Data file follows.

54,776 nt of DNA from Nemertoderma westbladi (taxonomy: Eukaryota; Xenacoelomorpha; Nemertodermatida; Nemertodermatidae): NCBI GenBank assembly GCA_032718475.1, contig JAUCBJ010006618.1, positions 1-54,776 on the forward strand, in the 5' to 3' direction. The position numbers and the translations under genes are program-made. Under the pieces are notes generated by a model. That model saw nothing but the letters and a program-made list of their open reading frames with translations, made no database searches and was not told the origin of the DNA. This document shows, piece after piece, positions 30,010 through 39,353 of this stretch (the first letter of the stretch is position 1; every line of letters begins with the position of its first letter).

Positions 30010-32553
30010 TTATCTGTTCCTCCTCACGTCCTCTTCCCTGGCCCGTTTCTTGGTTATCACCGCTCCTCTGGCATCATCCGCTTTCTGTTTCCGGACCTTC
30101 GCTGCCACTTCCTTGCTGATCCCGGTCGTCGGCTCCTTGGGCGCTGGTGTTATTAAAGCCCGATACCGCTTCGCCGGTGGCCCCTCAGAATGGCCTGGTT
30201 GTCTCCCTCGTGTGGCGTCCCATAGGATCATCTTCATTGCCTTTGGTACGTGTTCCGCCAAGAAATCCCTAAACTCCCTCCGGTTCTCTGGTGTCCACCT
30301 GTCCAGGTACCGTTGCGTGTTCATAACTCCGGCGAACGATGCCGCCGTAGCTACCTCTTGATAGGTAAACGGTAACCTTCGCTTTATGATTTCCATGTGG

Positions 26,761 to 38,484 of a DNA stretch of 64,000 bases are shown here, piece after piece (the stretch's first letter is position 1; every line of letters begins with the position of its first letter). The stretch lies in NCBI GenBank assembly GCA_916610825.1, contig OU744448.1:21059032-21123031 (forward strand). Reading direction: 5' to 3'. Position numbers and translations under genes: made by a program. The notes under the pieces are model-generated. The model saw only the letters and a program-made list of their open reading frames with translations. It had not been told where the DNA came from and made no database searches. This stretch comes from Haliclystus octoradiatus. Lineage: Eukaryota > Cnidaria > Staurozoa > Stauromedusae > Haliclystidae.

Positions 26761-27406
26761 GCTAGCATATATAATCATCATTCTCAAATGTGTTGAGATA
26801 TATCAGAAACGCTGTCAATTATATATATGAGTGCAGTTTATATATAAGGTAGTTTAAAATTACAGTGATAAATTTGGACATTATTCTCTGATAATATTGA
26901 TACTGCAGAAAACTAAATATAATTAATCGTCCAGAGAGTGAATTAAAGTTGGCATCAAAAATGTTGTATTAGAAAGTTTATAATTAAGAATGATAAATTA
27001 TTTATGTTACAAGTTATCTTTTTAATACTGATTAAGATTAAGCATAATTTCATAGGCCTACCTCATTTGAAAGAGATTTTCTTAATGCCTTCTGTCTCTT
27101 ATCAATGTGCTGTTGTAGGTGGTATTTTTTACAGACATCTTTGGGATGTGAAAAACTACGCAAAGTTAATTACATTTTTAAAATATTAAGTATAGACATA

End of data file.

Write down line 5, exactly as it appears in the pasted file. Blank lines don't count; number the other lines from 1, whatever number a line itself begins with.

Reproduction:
30201 GTCTCCCTCGTGTGGCGTCCCATAGGATCATCTTCATTGCCTTTGGTACGTGTTCCGCCAAGAAATCCCTAAACTCCCTCCGGTTCTCTGGTGTCCACCT